How to Take Amazing Photos on your Phone
There are a number of must-have mobile photography apps out there, but if you think you could do with one less app competing for the crowded real-estate on your home screen, then you’ll find that there are a number of ways you can use the default camera on your phone to take some great images.
The first rule of photography is to make sure that the lighting works for your shot. The second rule of photography is to make sure that the lighting works for your shot. Light is the single most important thing in photography, and learning what it can do for your image is essential for taking quality photos. Firstly, get to know exposure. Exposure relates to how much light reaches your camera sensor. Understanding exposure in photography is something we’ve covered in-depth, but for mobile users, all you need to know is that when a photo is far too bright to the point where you’re having trouble seeing certain objects, that means the image is overexposed. And when it’s so dark that most of the important elements are just plain dull, then the image is underexposed. Luckily most smartphones will automatically adjust to the correct exposure so your image appears balanced in both shadows and highlights. But this mechanism isn’t perfect. While mobile phone cameras are very compact and convenient, they aren’t of the highest image quality, and when in low light situations, mobile photos can suffer from very grainy, dark and blurry artefacts. To counteract this, make sure you’re taking photos where there is a sufficient light source, and if it’s at night, find a shop window, a street lamp, anything that can help illuminate your subject. With camera phones, you’ll be better off in an environment that’s a little bright opposed to a little too dark. Another tip is to find ‘soft light’. If you’re photographing faces or instagraming food, it’s good practice to sit near a window. Windows, thin curtains and a range of other surfaces well help diffuse the harsh sunlight and create a nice soft glow on your subject.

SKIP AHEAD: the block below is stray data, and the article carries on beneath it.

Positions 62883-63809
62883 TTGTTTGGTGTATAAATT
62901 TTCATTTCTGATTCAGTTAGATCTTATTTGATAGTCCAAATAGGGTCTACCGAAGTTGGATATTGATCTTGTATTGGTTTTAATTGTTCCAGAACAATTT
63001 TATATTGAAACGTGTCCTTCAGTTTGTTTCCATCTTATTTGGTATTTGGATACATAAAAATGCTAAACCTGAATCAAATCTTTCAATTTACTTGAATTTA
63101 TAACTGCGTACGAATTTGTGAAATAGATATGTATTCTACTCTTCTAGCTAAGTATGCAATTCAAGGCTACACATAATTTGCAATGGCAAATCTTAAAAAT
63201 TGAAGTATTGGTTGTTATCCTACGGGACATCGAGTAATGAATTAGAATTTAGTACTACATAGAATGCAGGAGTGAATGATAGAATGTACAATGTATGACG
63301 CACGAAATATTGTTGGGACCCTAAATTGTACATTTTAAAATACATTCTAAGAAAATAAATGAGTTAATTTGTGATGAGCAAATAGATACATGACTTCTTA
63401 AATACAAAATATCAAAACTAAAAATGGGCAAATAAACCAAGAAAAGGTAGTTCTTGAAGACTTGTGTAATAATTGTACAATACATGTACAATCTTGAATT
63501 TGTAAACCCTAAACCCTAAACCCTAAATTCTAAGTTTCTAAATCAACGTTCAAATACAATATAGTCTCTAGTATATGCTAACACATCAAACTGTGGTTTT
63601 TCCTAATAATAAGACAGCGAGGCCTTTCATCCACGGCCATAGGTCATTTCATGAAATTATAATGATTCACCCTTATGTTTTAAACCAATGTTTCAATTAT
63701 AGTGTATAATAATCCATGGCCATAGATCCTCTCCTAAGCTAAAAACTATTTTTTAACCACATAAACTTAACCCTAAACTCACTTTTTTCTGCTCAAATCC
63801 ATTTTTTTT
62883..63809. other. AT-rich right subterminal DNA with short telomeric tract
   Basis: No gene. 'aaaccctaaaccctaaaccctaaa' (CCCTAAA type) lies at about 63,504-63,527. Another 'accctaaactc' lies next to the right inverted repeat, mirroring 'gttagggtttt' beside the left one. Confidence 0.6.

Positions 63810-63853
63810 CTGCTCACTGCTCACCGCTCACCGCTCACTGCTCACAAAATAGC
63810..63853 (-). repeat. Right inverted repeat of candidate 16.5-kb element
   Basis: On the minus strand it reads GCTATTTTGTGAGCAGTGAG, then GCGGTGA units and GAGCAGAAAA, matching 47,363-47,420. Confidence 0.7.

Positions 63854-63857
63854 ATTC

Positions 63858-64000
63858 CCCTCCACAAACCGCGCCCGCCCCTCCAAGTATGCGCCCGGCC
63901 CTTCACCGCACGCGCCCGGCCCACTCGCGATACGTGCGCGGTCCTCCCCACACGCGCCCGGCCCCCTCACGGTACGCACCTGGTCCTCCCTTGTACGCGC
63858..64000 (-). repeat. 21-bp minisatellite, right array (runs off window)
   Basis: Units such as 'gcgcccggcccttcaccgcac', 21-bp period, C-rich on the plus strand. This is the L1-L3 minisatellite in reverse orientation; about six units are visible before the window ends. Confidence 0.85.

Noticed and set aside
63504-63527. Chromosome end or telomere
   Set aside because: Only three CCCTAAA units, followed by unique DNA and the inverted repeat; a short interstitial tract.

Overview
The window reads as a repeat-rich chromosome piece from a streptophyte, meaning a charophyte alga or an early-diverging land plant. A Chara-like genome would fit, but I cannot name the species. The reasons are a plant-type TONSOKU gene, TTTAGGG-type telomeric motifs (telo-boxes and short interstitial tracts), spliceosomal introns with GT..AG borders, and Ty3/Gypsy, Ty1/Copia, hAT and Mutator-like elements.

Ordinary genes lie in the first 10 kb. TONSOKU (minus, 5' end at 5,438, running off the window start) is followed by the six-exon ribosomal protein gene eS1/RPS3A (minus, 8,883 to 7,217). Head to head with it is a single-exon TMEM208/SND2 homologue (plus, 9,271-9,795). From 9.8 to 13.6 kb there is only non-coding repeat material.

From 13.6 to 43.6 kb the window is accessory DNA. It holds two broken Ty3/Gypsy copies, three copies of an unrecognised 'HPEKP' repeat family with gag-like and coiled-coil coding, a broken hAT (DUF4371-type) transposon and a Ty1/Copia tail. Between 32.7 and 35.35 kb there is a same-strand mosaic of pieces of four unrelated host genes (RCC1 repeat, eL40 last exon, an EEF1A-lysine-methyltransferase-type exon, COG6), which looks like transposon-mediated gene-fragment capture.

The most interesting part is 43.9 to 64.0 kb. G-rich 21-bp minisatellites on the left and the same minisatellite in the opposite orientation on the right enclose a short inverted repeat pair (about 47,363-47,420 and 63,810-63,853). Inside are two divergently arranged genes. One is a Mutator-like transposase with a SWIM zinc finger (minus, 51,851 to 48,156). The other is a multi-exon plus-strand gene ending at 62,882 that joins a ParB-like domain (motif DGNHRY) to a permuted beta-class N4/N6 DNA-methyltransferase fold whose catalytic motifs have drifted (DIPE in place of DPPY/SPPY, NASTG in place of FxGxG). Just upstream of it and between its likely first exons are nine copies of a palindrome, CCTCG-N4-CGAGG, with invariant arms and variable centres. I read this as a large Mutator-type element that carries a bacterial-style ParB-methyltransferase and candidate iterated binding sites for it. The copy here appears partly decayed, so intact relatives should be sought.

Where you place your subject within your frame makes a big difference on how people will view your images. Over the years, where selfies and portraits have dominated the online sphere, viewers have become naturally desensitised to certain kinds of photos. If you’re taking a photo where your subject is sitting or standing right in the middle of the frame, you’re most likely taking a shot that your viewers will feel they’ve seen before. That’s not to say that a cracking center-portrait can’t blow the socks off an audience of millions…. Because it can. But to draw attention to your image, you should try to create a point of difference, and in most cases, placement is a great place to start.